The Middle Mountain (Article from 1992)

I vividly remember seeing them for the first time. Mysterious crags of gnarled earth that rose abruptly from the surrounding flat landscape. I was driving north on Interstate 5 just past the small town of Williams and looked east. There they were. I couldn’t take me eyes away and that made it difficult to drive. What were they? Not the Sierra, not the foothills, not Mt. Lassen, not the Coast Range. I pulled over and checked the map: Aha! There they were, a perfectly round, tiny clump of mountains called the Sutter Buttes.

On that winter day I was just the most recent human to be captivated by the energy of the Buttes. They pulled me off the busy freeway world of my culture, made me stop and take a breath. Most of the time I am a spiritual skeptic, rarely indulging in feelings that can’t be explained scientifically or measured or quantified. But at that moment I recognized the Sutter Buttes as one of those special places in the world, a place of concentrated power. Maybe this power is because of the volcanic activity, maybe it’s because it is the only mountain around for miles, maybe it is because the native peoples held the area sacred. I don’t know, but the reason doesn’t really matter. The feeling is real.

In 1820 there were 55,000 people living.. around the Buttes; this was the densest concentration of humans north of the great Mayan cities of Mexico. The reason was the abundance of natural resources. Great valley oaks, tules, cattails, wildflowers, elk, grizzlies, pronghorns, beavers, mule deer and millions of waterbirds thrived in the area. This cornucopia easily supported a large number of humans.

There were three tribes that lived along the flanks of the Buttes, and they considered the mountain so sacred that no single tribe was allowed to possess it. To these people, the Buttes were the center of the Earth. They believed that the very first humans had originated in this spot; it was their Garden of Eden. But it was also a boundary, a boundary between the underworld of death and chaos and the upper world of order and reason. It was a dangerous place, and they did not travel through it lightly. There were many restrictions, rituals and taboos. The natives called the Buttes “the Middle Mountain.”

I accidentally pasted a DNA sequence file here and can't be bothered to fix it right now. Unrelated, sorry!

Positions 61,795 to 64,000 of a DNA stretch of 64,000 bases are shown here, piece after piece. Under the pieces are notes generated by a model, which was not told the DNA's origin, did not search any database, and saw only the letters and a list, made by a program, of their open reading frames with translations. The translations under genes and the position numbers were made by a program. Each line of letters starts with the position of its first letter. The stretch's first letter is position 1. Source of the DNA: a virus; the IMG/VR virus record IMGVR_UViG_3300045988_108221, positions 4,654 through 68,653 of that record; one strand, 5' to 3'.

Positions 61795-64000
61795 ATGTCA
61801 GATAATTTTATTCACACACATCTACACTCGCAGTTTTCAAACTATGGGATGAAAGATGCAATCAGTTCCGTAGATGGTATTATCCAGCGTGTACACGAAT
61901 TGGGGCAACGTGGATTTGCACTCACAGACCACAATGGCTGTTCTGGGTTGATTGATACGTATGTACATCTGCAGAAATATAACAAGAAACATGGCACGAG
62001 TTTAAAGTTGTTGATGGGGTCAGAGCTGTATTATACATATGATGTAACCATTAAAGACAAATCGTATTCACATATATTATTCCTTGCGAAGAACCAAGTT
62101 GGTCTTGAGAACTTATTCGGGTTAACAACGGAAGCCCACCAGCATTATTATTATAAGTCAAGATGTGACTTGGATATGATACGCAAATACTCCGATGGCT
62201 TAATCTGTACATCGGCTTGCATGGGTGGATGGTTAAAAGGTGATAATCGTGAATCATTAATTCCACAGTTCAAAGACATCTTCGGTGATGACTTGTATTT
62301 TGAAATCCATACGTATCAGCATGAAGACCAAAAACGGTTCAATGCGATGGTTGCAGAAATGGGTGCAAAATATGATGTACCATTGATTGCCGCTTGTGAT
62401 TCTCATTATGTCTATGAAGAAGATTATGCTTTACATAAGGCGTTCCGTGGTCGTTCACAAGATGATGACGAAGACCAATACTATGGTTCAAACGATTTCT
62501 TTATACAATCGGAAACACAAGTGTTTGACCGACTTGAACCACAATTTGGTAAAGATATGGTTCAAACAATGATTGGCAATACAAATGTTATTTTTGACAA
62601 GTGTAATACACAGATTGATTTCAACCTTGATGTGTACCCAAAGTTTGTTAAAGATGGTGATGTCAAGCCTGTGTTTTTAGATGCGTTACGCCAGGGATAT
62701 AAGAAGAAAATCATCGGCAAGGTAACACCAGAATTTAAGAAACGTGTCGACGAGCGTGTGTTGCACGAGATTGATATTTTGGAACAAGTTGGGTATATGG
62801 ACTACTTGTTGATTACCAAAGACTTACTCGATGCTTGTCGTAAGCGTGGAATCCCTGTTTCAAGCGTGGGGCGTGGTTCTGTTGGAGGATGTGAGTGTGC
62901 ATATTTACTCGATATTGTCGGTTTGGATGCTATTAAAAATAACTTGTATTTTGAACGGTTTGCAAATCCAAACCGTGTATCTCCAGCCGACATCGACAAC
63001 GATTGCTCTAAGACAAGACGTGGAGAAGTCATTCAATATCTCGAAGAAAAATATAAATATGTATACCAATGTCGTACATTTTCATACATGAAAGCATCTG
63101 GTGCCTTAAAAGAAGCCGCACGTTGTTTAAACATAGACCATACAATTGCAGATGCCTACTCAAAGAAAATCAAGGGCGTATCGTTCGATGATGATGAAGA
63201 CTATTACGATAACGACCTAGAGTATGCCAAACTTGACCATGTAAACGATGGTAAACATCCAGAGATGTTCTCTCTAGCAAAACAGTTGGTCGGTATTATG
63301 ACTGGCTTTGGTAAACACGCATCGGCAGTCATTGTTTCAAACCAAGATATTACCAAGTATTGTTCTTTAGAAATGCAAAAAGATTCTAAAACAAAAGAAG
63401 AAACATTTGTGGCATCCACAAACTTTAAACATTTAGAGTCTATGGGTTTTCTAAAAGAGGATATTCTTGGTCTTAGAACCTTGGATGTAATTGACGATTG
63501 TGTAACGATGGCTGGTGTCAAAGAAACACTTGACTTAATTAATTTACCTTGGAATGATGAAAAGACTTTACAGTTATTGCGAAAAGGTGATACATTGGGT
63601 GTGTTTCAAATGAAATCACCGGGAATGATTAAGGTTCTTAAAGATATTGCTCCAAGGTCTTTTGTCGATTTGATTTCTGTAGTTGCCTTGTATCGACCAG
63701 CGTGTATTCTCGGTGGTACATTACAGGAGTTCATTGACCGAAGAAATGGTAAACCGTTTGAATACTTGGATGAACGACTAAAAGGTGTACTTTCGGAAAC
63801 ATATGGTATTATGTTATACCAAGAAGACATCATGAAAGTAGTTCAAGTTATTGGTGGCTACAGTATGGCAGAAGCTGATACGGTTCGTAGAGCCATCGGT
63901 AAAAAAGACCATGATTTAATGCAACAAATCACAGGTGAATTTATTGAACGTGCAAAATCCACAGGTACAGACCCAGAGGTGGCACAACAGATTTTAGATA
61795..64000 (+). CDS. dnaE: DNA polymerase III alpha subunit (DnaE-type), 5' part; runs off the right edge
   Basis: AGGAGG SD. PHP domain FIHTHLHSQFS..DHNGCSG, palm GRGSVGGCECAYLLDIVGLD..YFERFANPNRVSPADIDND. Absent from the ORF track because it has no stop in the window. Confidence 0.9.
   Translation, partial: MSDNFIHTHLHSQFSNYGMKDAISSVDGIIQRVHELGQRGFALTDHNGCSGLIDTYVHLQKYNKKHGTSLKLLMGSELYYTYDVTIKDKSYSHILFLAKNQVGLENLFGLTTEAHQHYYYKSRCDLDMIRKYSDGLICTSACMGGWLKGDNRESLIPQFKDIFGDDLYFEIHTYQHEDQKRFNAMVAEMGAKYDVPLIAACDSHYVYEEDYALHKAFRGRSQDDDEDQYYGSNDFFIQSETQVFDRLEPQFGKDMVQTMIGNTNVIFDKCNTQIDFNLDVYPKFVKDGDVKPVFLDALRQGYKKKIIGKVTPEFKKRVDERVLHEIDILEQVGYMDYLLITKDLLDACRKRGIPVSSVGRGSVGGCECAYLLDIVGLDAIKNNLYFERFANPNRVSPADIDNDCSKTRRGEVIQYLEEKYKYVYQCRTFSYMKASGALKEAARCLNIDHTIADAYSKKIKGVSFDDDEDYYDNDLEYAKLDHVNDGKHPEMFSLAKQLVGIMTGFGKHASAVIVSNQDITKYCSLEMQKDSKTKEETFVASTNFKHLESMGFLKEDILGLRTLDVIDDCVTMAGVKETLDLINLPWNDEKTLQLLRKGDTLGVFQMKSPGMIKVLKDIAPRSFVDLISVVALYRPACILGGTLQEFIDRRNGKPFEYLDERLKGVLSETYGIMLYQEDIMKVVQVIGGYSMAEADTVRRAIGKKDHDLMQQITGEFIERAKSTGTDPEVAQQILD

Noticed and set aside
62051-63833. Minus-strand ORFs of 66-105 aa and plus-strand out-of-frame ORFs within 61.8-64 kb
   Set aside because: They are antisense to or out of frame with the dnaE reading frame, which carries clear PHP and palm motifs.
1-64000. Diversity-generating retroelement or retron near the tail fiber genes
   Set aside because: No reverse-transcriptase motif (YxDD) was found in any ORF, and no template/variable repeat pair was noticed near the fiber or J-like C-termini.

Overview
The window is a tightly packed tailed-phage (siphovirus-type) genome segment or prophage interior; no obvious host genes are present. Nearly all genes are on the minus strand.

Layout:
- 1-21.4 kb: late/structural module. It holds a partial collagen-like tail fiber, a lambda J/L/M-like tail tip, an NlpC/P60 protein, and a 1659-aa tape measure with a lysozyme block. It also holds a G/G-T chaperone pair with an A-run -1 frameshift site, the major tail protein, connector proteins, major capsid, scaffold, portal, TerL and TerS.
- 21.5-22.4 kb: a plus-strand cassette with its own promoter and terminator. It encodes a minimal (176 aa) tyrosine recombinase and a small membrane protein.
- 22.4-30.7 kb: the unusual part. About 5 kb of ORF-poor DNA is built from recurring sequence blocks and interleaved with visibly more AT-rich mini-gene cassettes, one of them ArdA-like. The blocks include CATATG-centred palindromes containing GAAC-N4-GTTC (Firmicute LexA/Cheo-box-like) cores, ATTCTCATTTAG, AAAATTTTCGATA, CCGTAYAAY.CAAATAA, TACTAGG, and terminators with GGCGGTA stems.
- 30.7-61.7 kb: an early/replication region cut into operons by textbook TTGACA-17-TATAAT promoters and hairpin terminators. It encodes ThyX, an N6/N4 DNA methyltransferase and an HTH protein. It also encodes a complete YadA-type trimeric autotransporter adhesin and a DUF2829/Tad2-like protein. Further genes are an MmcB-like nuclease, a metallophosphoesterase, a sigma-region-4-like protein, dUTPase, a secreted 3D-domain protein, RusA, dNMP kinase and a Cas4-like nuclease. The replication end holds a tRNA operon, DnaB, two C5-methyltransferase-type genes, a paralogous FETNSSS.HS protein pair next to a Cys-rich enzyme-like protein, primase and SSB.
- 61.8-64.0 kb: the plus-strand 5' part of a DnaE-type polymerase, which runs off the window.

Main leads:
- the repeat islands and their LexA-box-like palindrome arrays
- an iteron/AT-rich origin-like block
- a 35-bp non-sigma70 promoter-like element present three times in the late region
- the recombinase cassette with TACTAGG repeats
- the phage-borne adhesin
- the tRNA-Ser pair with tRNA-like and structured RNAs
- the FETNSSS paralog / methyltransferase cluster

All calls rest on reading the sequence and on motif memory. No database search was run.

The sad history of these peaceful peoples is a common theme throughout the New World. By 1855 the flourishing population had been reduced to 2,000 ragged survivors. When the Americans and Europeans arrived in California seeking furs and gold, they took the lands from the natives. In return they gave them malaria, smallpox and death. The few remaining survivors were then enslaved by John Sutter to work on his immense land holdings. But even today there are a few remaining descendants of the Middle Mountain people that still live and work in the shadow of Eden.

In the early 1970s a commission formed by the state that identified lands which had potential for park status. They examined areas throughout Northern California, and the Sutter Buttes were number one on the list. The ranchers mobilized the community and political apparatus and successfully resisted acquisition by the state. So the entire area still remains in private hands. This is not necessarily bad: Most of the ranchers are descendants of the first homesteaders in the area, arid the natural features have been well protected, at least within the context of cattle and sheep ranching.

Right now there is a battle brewing in Sutter County over a proposed Golf course and housing project on the southern slope of the Middle Mountain. The idea of “power” lunches on this sacred power spot is repugnant. We must preserve this natural cathedral.

Post Script:

The citizens of Sutter voted overwhelmingly against the golf couse homes!

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August 4, 2009